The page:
A recombinant Escherichia coli sensor strain for the detection of tetracyclines
Research output: Contribution to journal › Article › Scientific › peer-review
|Number of pages||6|
|Publication status||Published - 1 Nov 1998|
|Publication type||A1 Journal article-refereed|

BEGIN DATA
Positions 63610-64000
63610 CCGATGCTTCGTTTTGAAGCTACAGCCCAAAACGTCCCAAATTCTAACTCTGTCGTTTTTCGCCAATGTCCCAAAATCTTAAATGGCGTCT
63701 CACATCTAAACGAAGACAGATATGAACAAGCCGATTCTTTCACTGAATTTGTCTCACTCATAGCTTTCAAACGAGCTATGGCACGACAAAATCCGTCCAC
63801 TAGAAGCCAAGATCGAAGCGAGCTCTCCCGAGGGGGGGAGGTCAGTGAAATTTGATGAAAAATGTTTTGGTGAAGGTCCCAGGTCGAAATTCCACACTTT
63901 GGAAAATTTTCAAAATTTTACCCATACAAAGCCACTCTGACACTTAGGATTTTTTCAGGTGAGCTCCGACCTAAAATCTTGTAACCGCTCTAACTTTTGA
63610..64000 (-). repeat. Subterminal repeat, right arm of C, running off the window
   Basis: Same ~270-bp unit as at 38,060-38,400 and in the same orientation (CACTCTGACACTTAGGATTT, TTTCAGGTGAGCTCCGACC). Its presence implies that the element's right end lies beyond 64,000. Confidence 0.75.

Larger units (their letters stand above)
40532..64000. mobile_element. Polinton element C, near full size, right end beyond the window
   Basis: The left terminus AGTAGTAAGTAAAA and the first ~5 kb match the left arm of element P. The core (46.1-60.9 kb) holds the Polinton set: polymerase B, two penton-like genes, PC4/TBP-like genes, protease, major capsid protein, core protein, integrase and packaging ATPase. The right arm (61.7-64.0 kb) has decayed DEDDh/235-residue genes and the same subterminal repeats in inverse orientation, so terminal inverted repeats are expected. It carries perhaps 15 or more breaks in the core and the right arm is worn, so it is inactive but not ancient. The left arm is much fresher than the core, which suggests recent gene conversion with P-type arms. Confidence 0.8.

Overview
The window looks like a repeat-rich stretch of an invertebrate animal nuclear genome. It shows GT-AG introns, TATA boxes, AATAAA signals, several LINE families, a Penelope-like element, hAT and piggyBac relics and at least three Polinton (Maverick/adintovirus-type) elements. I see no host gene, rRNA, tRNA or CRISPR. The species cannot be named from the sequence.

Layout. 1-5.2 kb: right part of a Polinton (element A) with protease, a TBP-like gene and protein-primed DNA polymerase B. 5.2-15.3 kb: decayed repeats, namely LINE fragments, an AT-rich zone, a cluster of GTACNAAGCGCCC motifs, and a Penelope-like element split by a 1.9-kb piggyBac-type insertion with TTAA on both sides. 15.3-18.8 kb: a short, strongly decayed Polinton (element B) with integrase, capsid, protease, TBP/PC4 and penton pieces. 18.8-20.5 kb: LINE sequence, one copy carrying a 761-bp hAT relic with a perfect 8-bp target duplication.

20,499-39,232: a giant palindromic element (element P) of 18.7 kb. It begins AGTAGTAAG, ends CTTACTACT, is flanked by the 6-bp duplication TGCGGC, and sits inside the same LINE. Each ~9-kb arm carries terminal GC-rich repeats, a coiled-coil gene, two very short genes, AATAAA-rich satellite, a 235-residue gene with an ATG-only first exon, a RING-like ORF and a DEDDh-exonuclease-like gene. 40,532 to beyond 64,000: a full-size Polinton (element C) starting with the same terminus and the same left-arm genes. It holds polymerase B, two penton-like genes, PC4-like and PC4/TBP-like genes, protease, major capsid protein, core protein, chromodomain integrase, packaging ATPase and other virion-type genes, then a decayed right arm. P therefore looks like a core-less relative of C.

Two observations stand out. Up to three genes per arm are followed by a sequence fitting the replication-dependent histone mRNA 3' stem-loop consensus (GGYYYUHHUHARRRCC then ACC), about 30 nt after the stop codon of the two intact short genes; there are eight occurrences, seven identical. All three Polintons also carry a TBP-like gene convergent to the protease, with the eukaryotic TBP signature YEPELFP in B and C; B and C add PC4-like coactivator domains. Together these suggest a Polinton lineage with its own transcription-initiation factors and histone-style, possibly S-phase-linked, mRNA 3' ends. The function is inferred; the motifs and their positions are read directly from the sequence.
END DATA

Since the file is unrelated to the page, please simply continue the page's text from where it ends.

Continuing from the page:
A bioluminescent Escherichia coli K-12 strain for the specific detection of the tetracycline group of antibiotics is described, A sensor plasmid, containing five genes from bacterial luciferase operon of Photorhabdus luminescens inserted under the control of tetracycline-responsive elements of the transposon Tn10, was constructed. Usage of the full-length luciferase operon in the sensor resulted in tetracycline-dependent light production without additions, i.e., self-luminescent phenotype, since all the substrates were intrinsically produced by the recombinant organism, The time needed for optimal induction of light emission was 90 min. Maximal induction of similar to 100-fold over uninduced levels by using 20 ng of tetracycline, and picomole sensitivities for the seven different tetracyclines tested, were obtained without added Mg2+ ions. The higher the pH and the magnesium ion concentration in the assay medium the higher was the amount of membrane-impermeable tetracycline-Mg2+ chelate complex. In consequence, by adjusting the pH and the Mg2+ ion concentration, the sensitivity of the assay can be modified for different analytical purposes. Different non-tetracycline antibiotics did not cause induction of light emission.